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I recently had the opportunity to ask Michael Connelly some questions about his novel. Below is our exchange.
Anthony Rainone: As a former journalist, these must be disturbing times for you. Do your own feelings about the downward trend in newspaper publishing come out in Jack McEvoy’s sentiments?
Michael Connelly: Yes, exactly. I have been out of the journalism business for 14 years but it’s still hard to sit back and watch the implosion of the business. It’s really a shame. I know society moves on to hopefully bigger and better things, but I can’t help but think that this will total out to a net loss. I get a lot of my news from the Internet. I have no complaint there. But a newspaper is like a community tent pole. You can’t remove it without causing some damage.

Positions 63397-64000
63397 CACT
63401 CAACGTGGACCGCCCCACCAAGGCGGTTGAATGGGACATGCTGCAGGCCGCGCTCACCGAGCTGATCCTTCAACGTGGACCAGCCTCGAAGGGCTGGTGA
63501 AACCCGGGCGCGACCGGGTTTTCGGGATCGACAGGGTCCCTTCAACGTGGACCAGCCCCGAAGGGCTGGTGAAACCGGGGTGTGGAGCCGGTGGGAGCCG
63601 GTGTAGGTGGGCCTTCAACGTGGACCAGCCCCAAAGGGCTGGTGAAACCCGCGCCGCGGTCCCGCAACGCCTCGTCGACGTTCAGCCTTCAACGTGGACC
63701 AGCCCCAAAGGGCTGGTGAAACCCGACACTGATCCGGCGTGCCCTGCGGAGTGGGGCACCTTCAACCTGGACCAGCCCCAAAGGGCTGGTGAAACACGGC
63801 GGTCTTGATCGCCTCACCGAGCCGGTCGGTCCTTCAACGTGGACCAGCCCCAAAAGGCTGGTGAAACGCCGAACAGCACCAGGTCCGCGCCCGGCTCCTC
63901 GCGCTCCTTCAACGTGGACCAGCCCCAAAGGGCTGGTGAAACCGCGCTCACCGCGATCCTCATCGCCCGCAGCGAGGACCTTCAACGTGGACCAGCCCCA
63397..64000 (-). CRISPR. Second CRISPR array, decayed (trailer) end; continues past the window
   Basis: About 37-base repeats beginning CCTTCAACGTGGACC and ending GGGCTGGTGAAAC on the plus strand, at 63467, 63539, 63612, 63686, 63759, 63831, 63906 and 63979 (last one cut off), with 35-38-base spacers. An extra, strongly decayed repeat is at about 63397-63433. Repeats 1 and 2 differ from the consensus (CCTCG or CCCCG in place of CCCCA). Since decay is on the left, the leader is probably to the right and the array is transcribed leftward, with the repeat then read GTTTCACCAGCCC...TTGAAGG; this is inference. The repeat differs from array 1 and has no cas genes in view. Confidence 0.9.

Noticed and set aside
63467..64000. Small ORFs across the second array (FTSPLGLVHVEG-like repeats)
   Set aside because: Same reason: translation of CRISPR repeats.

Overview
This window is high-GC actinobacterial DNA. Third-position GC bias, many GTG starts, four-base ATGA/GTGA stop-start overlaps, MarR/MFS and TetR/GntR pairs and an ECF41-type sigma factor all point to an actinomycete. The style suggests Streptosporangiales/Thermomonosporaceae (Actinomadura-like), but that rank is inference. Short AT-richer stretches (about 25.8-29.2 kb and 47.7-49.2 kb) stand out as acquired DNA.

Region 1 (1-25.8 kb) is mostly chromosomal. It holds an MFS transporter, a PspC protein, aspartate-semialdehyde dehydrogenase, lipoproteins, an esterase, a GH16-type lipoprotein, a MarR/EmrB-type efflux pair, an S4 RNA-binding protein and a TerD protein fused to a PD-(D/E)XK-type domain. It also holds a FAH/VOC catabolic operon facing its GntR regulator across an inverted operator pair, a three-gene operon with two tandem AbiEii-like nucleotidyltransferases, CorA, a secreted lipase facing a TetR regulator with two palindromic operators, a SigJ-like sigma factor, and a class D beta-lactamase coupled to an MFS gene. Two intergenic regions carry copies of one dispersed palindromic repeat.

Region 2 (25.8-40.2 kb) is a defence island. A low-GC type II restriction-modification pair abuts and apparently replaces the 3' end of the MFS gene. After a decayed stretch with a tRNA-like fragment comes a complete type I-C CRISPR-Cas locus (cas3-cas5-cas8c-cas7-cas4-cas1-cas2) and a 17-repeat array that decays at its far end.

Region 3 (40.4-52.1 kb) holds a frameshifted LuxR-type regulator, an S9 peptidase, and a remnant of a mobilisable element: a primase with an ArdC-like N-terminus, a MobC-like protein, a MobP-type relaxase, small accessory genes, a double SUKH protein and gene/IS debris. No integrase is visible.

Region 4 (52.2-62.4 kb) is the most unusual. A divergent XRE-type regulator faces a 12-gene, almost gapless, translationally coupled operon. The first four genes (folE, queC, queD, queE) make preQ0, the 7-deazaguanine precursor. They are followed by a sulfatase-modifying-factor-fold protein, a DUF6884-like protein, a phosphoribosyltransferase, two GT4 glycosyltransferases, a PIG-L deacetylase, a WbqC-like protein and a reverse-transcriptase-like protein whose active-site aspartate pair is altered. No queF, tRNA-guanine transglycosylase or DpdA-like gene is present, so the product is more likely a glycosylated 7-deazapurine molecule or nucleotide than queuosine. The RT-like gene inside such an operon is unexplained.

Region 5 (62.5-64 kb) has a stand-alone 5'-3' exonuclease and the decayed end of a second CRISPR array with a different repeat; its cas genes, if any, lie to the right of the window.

FBI special agent Rachel Walling hooks up again with Jack McEvoy in this novel. Previously, she was romantically involved with McEvoy in The Poet (1996), but later had an affair with another of your creations, LAPD Detective Harry Bosch, in Echo Park (2006). From Walling’s perspective, what makes McEvoy a more appealing figure than Bosch? What makes McEvoy the man for Walling, and not my boy Harry?
You got me there. You might be seeing the author at work behind the story. I know that for the time being I can’t give Harry contentment. If I do, the series is over. So I need to take Rachel away from him. So that decision was more based on that need than a choice between Harry and Jack. But now that you mention it and I think about it, I think Jack probably is the easier choice for Rachel. In one of the books Rachel says to Harry that he is too unpredictable, that he crosses too many lines and that makes a relationship with him too risky. I think that was an accurate assessment.